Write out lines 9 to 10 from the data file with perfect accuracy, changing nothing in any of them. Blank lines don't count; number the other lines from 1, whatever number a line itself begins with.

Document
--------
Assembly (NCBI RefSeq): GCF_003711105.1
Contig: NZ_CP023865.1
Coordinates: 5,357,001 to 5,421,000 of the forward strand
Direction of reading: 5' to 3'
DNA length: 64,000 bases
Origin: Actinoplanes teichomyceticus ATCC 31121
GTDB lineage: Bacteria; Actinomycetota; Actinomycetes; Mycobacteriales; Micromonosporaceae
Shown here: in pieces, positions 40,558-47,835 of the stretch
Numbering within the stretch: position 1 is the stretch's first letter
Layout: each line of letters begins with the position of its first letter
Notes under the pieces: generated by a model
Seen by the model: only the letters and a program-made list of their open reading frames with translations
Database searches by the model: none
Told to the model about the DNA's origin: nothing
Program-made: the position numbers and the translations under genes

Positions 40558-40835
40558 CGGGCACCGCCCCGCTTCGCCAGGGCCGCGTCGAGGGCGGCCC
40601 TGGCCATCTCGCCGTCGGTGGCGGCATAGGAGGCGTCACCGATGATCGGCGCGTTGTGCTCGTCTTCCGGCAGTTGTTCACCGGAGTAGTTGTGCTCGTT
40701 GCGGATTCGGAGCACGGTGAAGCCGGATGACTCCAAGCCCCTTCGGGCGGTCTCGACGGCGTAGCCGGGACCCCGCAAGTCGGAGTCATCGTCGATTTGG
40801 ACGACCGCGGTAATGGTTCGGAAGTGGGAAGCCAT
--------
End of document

Numbering within the stretch: position 1 is the stretch's first letter
Layout: each line of letters begins with the position of its first letter